Who Were The Artisan Naturalists?
The Artisan Naturalists were a Victorian group of ‘humble origin’ skilled craftsmen who took very long walks in the green areas behind what is now Bury New Road, including on Kersal Moor, Prestwich Clough and around Agecroft. They were amateur, self-taught botanists, or ‘naturalists’ who collected plants, identified them and catalogued them.
John Horsefield (1792-1854) was an independent handloom weaver, who was free from the routine of the rapidly expanding factory system and could thus indulge his self-taught amateur botany enthusiasm. In 1820 he founded the Prestwich Botanical Society, which held meetings in local pubs where plant specimens could be brought and identified. It had around twenty members who paid a monthly subscription of sixpence. The money was used to buy botany and science books, and 131 such tomes were bought for the Society over the following 32 years that Horsefield was president.
“[W]e instruct one another by continually meeting together; so that the knowledge of one becomes the knowledge of all, and we make up for the deficiency of education by constant application to the subject”, Horsefield wrote.
Throughout his botany adventures, Horsefield remained a poverty stricken gingham weaver. The only money he ever made from botany was by selling for £10 a new hybrid lily – Tigridia Conchiflora Watkinsoni– that he had created in his garden to a gardener called Watson who subsequently registered the plant with the RHS in his own name. Horsefield also created the Narcissus Bicolor Horsefieldii dwarf daffodil, which was recently planted around his grave in St Mary’s Churchyard by the Prestwich Heritage Society. His tomb is Grade II listed by English Heritage and reads…
‘Ye who behold God’s works in Nature’s ways
And find in flowers mute anthems to His praise
Who read the volume of eternal love
In seeds of earth as in the stars above
Here read a name whose fame shall long endure.
One of poor birth, but Gifted although poor:
God – unlike man – the humblest spirit lifts
Nor asks his wealth before He sends His gifts!
Where’er Botanic science could be learn’d
New links disclosed – new species yet discerned
Where’er by wood or lane or heath or hill
God op’ed the book that taught Botanic skill
There HORSEFIELD’s foot from dawn to eve was seen
to learn – to teach – to be what he has been,
An honour to the soil that gave him birth:
Oh, may that spirit for whose loss we grieve
Our God accept – our Saviour Lord receive…’
Horsefield met fellow Artisan Naturalist, Richard Buxton, in 1826, when they bumped into each other on Kersal Moor during one of their botany expeditions. Buxton, who then joined the Prestwich Botanical Society, later wrote that Horsefield was “an excellent scientific botanist”. Meanwhile, famous Chartist, Samuel Bamford. wrote Lines On The Death of the Late John Horsefield, Botanist of Prestwich…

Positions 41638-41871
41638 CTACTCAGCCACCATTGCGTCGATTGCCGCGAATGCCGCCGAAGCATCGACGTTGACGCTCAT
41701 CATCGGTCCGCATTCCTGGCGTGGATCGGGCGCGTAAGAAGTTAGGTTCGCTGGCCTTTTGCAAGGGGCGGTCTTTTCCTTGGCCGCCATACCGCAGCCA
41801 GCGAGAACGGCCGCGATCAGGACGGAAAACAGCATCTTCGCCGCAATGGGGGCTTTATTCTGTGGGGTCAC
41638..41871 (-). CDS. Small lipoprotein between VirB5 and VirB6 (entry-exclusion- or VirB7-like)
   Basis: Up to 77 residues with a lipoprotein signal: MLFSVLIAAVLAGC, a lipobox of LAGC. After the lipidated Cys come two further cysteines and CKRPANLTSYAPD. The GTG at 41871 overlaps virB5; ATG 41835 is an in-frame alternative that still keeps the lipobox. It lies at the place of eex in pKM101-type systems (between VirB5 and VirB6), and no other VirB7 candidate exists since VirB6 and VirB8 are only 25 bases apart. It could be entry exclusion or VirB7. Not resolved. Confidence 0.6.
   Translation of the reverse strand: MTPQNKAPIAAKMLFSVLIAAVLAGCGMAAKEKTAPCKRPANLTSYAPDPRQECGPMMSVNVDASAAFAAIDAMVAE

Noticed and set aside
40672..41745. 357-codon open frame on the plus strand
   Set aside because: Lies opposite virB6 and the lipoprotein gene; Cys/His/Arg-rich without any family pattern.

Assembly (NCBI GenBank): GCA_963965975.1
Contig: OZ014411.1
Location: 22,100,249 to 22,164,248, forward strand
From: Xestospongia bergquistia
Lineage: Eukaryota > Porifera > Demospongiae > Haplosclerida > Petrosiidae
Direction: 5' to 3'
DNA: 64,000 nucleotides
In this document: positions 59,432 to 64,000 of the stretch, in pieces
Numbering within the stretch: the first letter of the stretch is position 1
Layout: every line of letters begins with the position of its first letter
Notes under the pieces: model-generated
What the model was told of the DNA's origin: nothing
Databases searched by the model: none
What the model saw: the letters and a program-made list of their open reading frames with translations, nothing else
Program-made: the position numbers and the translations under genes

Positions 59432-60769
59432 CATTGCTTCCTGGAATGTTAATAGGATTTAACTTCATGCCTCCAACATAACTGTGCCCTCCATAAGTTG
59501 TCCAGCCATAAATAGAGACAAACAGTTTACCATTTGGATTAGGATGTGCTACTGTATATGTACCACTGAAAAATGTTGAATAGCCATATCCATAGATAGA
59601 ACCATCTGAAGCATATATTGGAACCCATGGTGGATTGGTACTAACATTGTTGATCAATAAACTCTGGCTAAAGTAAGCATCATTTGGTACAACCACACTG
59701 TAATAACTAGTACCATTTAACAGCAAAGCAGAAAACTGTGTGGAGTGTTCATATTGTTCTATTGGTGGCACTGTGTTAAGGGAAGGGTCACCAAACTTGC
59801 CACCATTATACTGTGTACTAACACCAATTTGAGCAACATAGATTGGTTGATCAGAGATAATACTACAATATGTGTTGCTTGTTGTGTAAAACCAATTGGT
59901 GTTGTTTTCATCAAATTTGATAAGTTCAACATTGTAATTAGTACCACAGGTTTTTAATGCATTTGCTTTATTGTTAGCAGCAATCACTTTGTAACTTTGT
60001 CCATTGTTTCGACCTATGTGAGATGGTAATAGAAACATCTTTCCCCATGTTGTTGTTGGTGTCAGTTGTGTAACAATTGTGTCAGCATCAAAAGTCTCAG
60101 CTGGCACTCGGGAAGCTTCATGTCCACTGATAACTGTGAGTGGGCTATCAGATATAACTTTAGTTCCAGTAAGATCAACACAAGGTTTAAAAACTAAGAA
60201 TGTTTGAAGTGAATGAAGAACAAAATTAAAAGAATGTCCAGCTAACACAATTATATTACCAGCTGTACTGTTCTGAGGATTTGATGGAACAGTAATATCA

‘Another of the humble great departs,
And sadness clouds the light of many hearts;
Those of his house, who held him truly dear,
Indulge in deep regret, and bitter tear;
Whilst the companions of his leisure day
Sigh, when they find that Horsefield is away:—
The office vacant he so often bore—*
His words of thoughtful teaching heard no more.
No more he seeks the fern within the dell,
Nor humid moss that drips beside the well;
Nor pimpernel,** that weather warns the poor;
Nor golden asphodel, that gems the moor;
Nor purple heath, that scents the breezy wild;
Nor hyacinth, of shady nooks the child;
Nor sun-dew, glittering on the moorland dun,
Nor primrose coyly nestling to the sun.
He cares not for the choicest herb that grows,
Since life hath failed and he takes repose.
Thou’st journey’d long—the storm is on the plain;
Come weary one, and rest, and live again…’
Richard Buxton (1786-1865) was a shoemaker, born at Sedgley Hall Farm, who lived in poverty throughout his life but taught himself reading and botany. In 1826 he was ‘botanising on Kersal Moor when he met John Horsefield and joined the Prestwich Botanical Society. In 1849, age 62, he published the classic plant book, A Botanical Guide to the Flowering Plants, Ferns, Mosses and Algæ, Found Indigenous Within Sixteen Miles of Manchester, which catalogued plants found in the area…***
Richard Buxton is buried in St Mary’s Churchyard.
James Percival (1827-1902) was born in Hope Square at the front of what is now the Friendship Inn and took over the lead of the Prestwich Botanical Society after John Horsefield, and later the Lancashire Botanical Society. He was a mechanic who became wealthy making gadgets for the local mills but continued his lifelong calling in botany, probably inspired by James Percival Senior, his grandfather who was also a gardener.
James Percival is buried at St Mary’s Churchyard and his grave bears the eulogy; ‘He had no favourite flower, but loved them all.’
There were lots more amateur botanists associated with the Prestwich Botanical Society but not much is known about them. However, John Percy, in his essay for the Manchester Regional History Review in 1991 wrote that “Most of our knowledge of the once rich floras of the surrounding mosses and moorlands comes from men like these…The most remarkable achievement in terms of publication was that of the shoemaker, Richard Buxton, whose two editions of a botanical guide to the Manchester area appeared in 1849 and 1859. Buxton was unable to read until he was sixteen…”
The Artisan Naturalists of Bury New Road – click here
What Were The Achievements of The Artisan Naturalists? Robert Trueblood explains all – click here.
***Read Kersal Moor Extracts from Richard Buxton’s A Botanical Guide to the Flowering Plants, Ferns, Mosses and Algæ, Found Indigenous Within Sixteen Miles of Manchester – click here